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  Topic: Kirk Dunston's ID Theory, It's like Dembski Lite< Next Oldest | Next Newest >  
Venus Mousetrap

Posts: 201
Joined: Aug. 2007

(Permalink) Posted: Oct. 17 2008,14:15   

I've just watched a video ( by the Edinburgh Creation Group which I found slightly interesting. Not because it was correct (it's a load of crap, which I'll go into in a moment) but because after years of watching near zero ID output from Dembski, this chap called Kirk Dunston comes along and actually presents what he claims is a working ID hypothesis.

He begins with a long ramble on what ID is, how science really uses it even though evolutionists don't admit it, it's not about God, etc, but then he gets to his Design Hypothesis, which, to spare people having to listen to the rest, is at about 18:00 to 30:00, and it is: Entities which are intelligently designed should have significant amounts of functional information.

We've heard this from Dembski, of course, but he then goes on to define functional information. He claims that this is a new formula from a paper in 2007:

I(Ex) = - log2(M(Ex)/N)


I = the amount of functional information, in bits
x = the function you're considering
Ex = the degree of function x (basically how well it performs function x)
M = the number of ways there are to perrform function x this well
N = the total number of ways function x could be performed.

Beneath all the gloss it's very simple: it boils down to 'how many bits do you need to distinguish between the ways of doing the function well enough, versus the ways of not doing it properly?'

For example (his was crap) suppose there are a billion keys in the world, and you have a door with a lock, and you decide that function x is 'using a key to open the lock'. If it's such a crap lock that any key will open it, then the functional information is zero, because you don't need any kind of specification of how to do it. (in the formula, it's
- log2(1 billion/1 billion) = 0).

If half the keys work, the functional information is 1 bit - the amount you need to distinguish between two possibilities. And if only one key works, then it's the negative log of 1 billionth, which is probably around 20 bits.

It's basically the same as Dembski's negative log of how improbable stuff is, yet he doesn't mention Dembski in the video at all. That alone is suspicious; surely Dunston has heard of him?

Anyway, it gets worse. With this defined, he then goes on to use some bogus math to disprove evolution. Just like Dembski. Here it is:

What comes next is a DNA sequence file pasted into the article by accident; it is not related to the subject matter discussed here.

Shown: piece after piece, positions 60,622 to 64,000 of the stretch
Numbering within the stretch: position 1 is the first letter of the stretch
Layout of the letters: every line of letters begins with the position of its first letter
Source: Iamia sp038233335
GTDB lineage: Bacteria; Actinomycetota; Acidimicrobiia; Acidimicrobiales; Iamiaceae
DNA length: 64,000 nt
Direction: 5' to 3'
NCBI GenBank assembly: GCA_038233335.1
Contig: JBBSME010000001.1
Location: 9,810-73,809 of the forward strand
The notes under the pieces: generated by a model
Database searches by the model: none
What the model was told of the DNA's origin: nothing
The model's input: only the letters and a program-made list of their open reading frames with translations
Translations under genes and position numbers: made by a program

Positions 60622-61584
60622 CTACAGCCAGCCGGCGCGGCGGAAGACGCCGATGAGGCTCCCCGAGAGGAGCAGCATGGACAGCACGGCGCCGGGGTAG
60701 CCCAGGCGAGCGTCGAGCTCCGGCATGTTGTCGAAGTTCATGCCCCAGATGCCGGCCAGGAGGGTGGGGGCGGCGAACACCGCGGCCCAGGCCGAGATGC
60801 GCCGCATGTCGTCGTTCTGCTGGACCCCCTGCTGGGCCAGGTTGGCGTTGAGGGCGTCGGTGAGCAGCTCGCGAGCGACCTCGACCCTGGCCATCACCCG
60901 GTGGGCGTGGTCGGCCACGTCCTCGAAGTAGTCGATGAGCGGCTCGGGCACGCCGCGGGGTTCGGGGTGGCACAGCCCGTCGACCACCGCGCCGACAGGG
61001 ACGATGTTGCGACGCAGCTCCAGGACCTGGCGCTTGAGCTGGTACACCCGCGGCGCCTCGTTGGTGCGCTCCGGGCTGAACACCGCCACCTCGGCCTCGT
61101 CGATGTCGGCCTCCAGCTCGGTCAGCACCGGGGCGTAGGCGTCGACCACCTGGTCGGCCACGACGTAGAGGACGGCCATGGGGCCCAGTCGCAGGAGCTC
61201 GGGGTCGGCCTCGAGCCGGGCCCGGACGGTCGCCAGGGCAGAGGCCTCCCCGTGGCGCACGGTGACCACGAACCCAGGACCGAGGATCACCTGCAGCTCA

He first defines any non-intelligent search as 'blind search'. Just like Dembski. So already he's ignoring the cumulative search ability of evolution.

He then claims that for a natural process (which uses 'blind search'), M(Ex) can only reasonably be 1, and N will be the number of trials in the blind search, which, by considering a hypothetical population of billions of organisms mutating, he works out to be 10^42 trials. Plugging this into the formula then gives: 140 bits of functional information which can possibly be produced by natural processes.

This, of course, is such a load of nonsense that I find it difficult to believe he isn't a fraud.

Even if you accept that evolutionary search is a blind search (it isn't), he has plugged these numbers into the formula for no reason whatsoever. The formula measures the amount of information required to distinguish a good solution from a bad one. It says nothing about the amount of information inherent TO a solution. It says nothing about performing a search, either. Dunston does not define a function x; he does not say how many possible ways there are of doing x, and therefore cannot say how well nature can do x. I can only assume that Dunston is trying to say 'there are 10^42 possible ways of doing this and nature can only do one', which is meaningless.

I mean, am I wrong here? Has Dunston just totally shoved in these numbers to sound sciency (just like Dembski)? I cannot believe he did this without deliberate intent to deceive, since he apparently does this in his job.

He then goes on to give examples of intelligent design and how it has more functional information, and goes into tornado-in-the-junkyard mode (just like Dembski) and says that just one protein has hundreds of bits of information, a minimal genome needs about 267,000 bits.

By this time I was fed up with this nonsense, and frankly I don't know how he can do his job and mess all this up so badly. He doesn't even give a 'conservation of information' law like Dembski does, he just assumes that there is one, that you can add up amounts of it, and also that functional information is a universal value and not totally dependent on how people define a function.

In fact, the actual mechanism of evolution only comes up once, and he dismisses it as 'vague'. Nice personal incredulity there.

Possibly the laugh of the video comes at the end, where he moans that scientists always unfairly accuse ID of being all about religion. Who's he complaining to? A group of people at an event organised by Edinburgh University's Christian Union.

Anyway, I just wanted to get that off my chest. It really annoys me to see these people and not know if they're totally incompetent (which is worrying) or deliberately lying (which is annoying). If he is merely stupid, then I'd like to offer him the following advice: scientists aren't shunning ID because it's religious. They're shunning it because, like you've just shown, it's a load of bullcrap.

  0 replies since Oct. 17 2008,14:15 < Next Oldest | Next Newest >  


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